Benjamin Leroux is part of the Burgundy establishment. Olivier Bernstein is a new name but one that is unlikely to be overlooked for long. This self-styled 'micro négociant' doesn't bother with wines as lowly as those labelled Bourgogne or with a simple village name. He produces only six premiers crus (two of them white) and four grands crus, helped substantially by Richard Seguin of Gevrey-Chambertin, who, as part of the same family as own Domaine Dugat-Py, has access to some superb vineyards, many of them with 70-year-old vines. Born in Touraine into a family of music publishers, Bernstein studied viticulture and oenology in Beaune and claims particular inspiration while working briefly with the late Henri Jayer in 2002. This initially led him to acquire and renovate Mas de la Dévèze in Roussillon, where he is based (to judge from his car licence plate), but he now spends much of his time on the six-hour journey between Tautavel and the modest cellar rented from Seguin in a Gevrey backstreet.

He claims to have rejected 14 of the 46 barrels he filled with 2007 wines, and certainly his prices are pretty ambitious for a debut vintage. But the wines are undoubtedly very good, with both depth and transparency. The Bonnes Mares (represented by Wassermann in the US) showed particularly well on the November day I visited. He has no UK importer yet but can be contacted via www.byolivierbernstein.com (sic).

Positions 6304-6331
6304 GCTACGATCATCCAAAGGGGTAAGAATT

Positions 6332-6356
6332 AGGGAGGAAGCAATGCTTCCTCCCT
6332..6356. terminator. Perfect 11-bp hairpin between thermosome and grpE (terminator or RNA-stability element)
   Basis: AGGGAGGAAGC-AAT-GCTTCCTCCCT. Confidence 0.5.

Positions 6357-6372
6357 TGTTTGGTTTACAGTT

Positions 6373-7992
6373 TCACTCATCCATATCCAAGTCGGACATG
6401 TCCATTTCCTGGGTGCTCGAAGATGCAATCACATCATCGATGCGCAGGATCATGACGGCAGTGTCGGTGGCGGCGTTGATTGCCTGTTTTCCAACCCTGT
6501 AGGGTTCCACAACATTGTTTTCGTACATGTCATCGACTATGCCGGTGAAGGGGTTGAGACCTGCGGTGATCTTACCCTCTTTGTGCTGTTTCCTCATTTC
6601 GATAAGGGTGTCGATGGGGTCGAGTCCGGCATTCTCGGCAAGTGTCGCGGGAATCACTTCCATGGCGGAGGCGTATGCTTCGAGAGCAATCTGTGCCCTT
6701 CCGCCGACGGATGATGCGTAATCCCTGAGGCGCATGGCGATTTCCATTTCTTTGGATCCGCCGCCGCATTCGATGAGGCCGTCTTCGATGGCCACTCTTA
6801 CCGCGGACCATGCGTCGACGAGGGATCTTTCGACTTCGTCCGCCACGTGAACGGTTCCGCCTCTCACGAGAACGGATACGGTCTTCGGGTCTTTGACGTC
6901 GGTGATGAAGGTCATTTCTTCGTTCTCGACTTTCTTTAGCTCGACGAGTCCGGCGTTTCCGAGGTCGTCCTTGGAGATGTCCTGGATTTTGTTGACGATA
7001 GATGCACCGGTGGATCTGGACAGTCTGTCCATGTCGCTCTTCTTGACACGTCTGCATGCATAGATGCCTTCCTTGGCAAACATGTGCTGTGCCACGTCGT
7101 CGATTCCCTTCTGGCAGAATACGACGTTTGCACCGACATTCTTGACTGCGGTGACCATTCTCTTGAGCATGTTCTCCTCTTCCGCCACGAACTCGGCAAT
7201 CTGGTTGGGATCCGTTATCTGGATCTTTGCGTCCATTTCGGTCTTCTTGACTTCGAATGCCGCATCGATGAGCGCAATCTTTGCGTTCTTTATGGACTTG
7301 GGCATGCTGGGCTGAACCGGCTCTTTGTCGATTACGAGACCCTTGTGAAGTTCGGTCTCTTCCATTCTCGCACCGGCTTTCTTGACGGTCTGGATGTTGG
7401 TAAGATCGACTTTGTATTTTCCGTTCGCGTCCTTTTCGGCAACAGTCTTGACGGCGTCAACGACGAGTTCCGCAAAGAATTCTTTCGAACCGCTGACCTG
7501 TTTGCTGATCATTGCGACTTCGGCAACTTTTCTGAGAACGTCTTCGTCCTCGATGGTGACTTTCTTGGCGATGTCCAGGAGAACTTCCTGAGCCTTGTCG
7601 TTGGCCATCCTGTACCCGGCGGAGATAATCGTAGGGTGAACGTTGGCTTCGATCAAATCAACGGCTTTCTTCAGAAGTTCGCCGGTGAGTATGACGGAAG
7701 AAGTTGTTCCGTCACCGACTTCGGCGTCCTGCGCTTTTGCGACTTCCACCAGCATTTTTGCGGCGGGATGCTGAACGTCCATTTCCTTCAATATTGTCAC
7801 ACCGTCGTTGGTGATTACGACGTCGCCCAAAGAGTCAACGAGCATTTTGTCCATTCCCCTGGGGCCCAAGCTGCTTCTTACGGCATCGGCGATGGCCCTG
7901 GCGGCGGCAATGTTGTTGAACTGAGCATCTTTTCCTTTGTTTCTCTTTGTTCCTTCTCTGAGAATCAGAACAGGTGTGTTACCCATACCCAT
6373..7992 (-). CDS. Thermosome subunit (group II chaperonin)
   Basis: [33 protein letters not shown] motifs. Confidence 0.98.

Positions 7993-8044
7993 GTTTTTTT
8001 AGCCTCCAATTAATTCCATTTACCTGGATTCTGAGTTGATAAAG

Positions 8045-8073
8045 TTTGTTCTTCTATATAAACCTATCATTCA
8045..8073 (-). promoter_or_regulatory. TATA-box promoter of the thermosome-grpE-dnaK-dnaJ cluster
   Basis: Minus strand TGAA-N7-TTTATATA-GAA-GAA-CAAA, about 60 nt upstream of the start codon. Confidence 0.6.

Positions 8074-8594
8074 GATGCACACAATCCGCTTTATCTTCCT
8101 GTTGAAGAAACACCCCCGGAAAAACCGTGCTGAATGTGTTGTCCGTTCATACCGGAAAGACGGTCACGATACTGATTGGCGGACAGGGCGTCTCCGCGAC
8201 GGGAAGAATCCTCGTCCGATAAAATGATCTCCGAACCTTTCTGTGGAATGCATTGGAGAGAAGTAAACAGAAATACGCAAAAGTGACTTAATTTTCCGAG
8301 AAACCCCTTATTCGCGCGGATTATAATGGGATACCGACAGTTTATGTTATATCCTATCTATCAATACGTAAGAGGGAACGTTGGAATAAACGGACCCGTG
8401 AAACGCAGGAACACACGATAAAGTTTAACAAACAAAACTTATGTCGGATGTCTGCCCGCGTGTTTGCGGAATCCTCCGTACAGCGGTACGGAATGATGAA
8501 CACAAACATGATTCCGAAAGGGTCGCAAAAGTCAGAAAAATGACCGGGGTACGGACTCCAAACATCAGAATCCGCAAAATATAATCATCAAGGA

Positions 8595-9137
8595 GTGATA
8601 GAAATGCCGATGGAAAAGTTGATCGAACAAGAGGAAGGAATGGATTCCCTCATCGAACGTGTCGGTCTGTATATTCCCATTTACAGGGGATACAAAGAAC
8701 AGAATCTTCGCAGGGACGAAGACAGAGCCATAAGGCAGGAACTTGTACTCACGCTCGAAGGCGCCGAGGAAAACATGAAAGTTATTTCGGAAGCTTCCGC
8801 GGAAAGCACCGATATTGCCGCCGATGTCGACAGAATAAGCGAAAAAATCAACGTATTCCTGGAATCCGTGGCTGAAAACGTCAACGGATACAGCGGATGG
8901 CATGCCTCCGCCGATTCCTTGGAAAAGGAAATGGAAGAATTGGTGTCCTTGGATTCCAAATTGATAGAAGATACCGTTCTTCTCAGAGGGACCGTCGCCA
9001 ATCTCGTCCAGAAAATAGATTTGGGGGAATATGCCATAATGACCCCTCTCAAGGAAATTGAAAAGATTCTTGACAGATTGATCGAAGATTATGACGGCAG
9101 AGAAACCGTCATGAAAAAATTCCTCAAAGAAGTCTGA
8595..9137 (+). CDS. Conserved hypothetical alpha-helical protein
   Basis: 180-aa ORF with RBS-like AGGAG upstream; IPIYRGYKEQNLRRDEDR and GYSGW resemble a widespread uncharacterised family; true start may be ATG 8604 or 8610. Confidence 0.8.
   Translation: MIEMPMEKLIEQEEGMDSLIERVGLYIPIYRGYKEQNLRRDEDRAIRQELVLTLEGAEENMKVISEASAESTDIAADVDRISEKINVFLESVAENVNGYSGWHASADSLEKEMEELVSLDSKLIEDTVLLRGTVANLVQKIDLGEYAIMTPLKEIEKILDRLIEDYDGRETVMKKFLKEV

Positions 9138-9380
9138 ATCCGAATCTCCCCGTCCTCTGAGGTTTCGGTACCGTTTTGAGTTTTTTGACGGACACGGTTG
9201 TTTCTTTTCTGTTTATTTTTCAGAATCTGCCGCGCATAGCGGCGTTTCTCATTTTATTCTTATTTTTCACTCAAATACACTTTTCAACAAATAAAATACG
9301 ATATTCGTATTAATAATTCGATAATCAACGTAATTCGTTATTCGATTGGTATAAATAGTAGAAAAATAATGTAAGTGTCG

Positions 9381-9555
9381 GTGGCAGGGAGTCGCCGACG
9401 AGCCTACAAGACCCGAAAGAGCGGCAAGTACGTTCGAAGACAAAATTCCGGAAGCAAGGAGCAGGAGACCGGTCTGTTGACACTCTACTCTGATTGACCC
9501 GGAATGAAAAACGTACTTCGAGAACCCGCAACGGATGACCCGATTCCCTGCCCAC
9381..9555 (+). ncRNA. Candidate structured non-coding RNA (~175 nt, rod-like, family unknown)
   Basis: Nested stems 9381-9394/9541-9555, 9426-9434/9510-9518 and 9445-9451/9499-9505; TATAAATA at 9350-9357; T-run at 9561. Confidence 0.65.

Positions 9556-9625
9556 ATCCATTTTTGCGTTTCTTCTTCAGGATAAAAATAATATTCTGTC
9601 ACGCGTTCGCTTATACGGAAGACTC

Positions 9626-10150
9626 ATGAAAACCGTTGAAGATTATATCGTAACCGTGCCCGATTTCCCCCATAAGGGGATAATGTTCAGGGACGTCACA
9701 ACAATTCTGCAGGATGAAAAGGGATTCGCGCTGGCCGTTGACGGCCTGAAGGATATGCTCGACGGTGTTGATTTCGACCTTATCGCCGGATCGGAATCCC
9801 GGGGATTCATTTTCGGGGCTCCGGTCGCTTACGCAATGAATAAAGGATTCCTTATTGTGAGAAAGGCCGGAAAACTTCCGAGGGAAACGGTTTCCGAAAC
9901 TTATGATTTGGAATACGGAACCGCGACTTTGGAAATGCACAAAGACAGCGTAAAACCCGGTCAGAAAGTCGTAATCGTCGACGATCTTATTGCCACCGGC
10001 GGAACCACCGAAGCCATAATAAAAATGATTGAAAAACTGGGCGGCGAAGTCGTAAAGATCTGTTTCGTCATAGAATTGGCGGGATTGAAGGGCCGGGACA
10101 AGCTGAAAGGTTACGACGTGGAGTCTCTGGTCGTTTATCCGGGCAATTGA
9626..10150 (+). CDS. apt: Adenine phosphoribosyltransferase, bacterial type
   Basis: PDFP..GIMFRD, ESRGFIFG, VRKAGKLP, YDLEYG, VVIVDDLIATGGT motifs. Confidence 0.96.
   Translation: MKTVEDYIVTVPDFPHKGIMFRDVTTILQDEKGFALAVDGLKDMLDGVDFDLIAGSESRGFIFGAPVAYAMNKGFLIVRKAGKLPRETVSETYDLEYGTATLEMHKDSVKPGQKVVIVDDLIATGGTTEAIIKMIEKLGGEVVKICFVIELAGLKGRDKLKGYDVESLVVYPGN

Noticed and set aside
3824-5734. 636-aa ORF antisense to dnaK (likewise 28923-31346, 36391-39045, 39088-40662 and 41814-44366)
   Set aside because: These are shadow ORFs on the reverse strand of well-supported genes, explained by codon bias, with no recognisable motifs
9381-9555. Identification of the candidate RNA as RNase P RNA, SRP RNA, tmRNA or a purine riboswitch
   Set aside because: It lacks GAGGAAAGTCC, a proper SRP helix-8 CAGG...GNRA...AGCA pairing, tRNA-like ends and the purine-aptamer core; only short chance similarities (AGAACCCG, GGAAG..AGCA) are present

Later that same day I had the chance to taste the first two vintages, 2006 and 2007, at another new producer, an incomer to Burgundy, currently based in rented premises. In this case. Domaine Eugénie is named after the grandmother of the owner, one François Pinault. While rumours swirl about the future of his Bordeaux first growth Château Latour, he and his team are building a brand new cellar just below the famous La Tâche vineyard in the village of Vosne-Romanée in which to vinify the produce of the 7.5 hectares of vines, acquired at a record price, that once belonged to Philippe Engel of Domaine René Engel, who died so unexpectedly in 2005. These are particularly rich wines - perhaps richer than the domaine's proprietor.

See here for a guide to our 1,360 tasting notes on 2007 burgundy.